1. Professionals who make others laugh (comedians, stand-up comics, actors, writers, vaudevillians),
  2. People laughing or sharing a joke,
  3. Photographs in which the title or subject of those depicted is related to humor, being funny or silly,
  4. Clowns.

For additional objects, search

Keywords: humor, comedy, funny, comedienne, comedian, funny people, stand-up comedy, performance, stage, show, clothes, clown, clowning around, make-up, costume, skit, The Laughing HusbandFunny Business, vaudeville, colorful personality

Keywords (people): Imogene Coca, Phyllis Diller, Sid Cesear, Bob Hope, Ed Wynn, Bert Lahr, Charlie Chaplin, Robert Klein, Bing Crosby, Henny Youngman, Johnny Carson, Jack Benny, George McGovern, Thomas Eagleton, Sargent Shriver, Jacqueline Kennedy Onassis, President and Mrs. William Clinton, Palidor the Clown

Keywords (photography): press print, film still, portrait, gelatin silver print, toned print, real photo postcard, mounted photograph, snapshot

NMAH Photographic History Collection

Still Life


Subject: Dance


This is a selection of photographs from the Photographic History Collection related to dance, dancers, and dancing.

For additional images, search

Keywords (subject): dance, dancer, dancing, entertainment, folk dance, ballet, carnival, psychedelic, acid trip, burlesque, Dresden Dancing Dolls, strip tease, exotic dancer, Playboy Bunny, belly dance, ribbon dance, class, barre, ballroom, dance floor, Native American ceremonial dance, costume, tutu, slippers, human form, musculature, posture, pose, position, partner, gown, tights, dress, make-up, performance, stage, Kennedy Center Award, theatre, stage show, film set, Can-Can, Golden Gate Park, hippies, summer of love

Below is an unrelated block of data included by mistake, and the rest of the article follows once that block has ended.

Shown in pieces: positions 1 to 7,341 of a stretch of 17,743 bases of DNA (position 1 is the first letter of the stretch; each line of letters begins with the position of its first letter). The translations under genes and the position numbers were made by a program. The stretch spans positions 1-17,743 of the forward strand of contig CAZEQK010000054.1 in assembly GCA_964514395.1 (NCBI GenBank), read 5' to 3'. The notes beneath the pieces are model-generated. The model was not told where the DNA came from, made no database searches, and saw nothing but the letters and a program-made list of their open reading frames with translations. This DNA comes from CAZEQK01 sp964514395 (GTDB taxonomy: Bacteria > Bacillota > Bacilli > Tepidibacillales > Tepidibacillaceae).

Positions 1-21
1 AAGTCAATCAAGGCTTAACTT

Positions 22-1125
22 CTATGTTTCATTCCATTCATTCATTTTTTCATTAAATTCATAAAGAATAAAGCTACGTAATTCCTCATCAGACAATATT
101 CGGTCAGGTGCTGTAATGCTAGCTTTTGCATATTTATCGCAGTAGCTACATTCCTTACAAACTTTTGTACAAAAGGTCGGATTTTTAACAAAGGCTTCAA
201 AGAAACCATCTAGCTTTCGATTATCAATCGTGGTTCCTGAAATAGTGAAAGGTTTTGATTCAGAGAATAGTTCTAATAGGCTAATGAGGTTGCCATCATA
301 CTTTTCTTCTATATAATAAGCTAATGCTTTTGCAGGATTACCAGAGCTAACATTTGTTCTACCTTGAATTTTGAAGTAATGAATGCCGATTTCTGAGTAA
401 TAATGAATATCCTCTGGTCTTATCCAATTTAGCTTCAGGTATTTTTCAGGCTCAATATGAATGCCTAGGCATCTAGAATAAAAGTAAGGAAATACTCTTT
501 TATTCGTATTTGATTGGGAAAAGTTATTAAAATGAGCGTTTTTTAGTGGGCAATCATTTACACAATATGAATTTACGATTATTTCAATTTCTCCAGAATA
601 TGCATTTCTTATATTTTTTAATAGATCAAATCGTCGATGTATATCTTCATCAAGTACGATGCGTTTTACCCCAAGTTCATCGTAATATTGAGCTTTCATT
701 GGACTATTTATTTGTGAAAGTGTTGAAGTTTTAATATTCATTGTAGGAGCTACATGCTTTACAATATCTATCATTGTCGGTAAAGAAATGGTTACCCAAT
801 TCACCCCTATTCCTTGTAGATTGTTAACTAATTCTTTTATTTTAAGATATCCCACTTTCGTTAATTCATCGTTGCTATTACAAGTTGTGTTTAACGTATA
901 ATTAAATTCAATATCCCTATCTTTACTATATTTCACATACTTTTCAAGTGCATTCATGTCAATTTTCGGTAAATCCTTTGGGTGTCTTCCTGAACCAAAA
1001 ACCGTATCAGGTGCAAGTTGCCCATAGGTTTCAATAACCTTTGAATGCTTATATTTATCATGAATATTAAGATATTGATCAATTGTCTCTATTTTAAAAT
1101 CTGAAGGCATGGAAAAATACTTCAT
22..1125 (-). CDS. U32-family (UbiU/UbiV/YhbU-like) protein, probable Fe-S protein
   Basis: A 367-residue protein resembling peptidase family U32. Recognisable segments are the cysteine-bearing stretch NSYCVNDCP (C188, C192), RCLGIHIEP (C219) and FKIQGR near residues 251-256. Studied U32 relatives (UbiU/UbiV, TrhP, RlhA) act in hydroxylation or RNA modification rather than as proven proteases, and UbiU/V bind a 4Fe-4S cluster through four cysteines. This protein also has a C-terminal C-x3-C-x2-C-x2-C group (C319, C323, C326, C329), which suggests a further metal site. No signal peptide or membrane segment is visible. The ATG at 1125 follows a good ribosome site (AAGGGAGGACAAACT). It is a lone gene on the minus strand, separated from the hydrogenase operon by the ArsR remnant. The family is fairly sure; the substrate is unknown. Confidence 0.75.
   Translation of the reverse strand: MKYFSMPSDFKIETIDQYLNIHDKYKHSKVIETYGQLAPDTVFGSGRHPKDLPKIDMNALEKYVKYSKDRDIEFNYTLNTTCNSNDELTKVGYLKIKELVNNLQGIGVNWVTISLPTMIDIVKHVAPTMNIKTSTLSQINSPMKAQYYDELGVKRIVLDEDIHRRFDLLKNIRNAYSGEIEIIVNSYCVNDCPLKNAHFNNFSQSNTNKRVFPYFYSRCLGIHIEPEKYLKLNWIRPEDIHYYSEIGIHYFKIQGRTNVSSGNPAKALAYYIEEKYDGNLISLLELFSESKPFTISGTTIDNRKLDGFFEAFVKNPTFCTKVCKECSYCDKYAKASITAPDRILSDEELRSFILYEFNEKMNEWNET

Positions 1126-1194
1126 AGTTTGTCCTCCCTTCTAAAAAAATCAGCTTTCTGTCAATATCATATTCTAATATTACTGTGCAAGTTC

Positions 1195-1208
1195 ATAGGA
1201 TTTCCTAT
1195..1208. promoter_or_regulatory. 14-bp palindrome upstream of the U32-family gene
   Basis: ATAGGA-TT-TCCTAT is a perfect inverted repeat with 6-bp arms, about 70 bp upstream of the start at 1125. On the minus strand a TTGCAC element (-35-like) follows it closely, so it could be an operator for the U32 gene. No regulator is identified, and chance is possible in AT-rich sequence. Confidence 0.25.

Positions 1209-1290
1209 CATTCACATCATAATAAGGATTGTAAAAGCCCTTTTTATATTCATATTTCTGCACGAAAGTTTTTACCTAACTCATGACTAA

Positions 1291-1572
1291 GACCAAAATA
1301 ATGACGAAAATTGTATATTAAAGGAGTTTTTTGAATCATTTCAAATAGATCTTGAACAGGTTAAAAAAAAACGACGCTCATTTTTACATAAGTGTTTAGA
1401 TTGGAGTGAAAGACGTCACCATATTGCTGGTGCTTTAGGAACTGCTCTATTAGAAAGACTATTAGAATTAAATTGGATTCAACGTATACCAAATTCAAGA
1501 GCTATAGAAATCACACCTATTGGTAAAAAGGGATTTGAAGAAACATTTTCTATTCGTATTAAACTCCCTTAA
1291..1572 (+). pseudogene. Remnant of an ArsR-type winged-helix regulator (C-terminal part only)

Keywords (people): Arthur Mitchell, Mikhail Baryshnikov, Martha Graham, Eleanor Powell, Gloria Govrin, Ben Marcus, Little Joe Gomez, Lisa Law, Allen Ginsberg, Elliot Erwitt, Tamara Toumanova, Lisa Law, Liza Minnelli, Ann Ford, Courtney Kennedy, Peter Basch, Blanche Oterson, M. Fokine, Ginger Rogers, Jane Powell, Roy Zalensky, Eadweard Muybridge, Diana Walker, Gene Kelly, Nikita Kruschev, Carl Mydans, Laura and Paul Foster, Quill, The Doll Family, Evelyn Nesbit, Rudolph Nureyev, Will Connell, Jackie Joyner-Kersee, Lisa Benitz, Lorraine Shelley, Alexandra Danilova, Jacques d'Ambroise, Michael Jackson

Keywords (photography): gelatin silver print, press print, fine art photography, documentary photography, platinum print, color carbro, cyanotype, cigarette card album, zoopraxiscope, snapshot, color photography, glass plate negative, portraiture, action shot, dance photography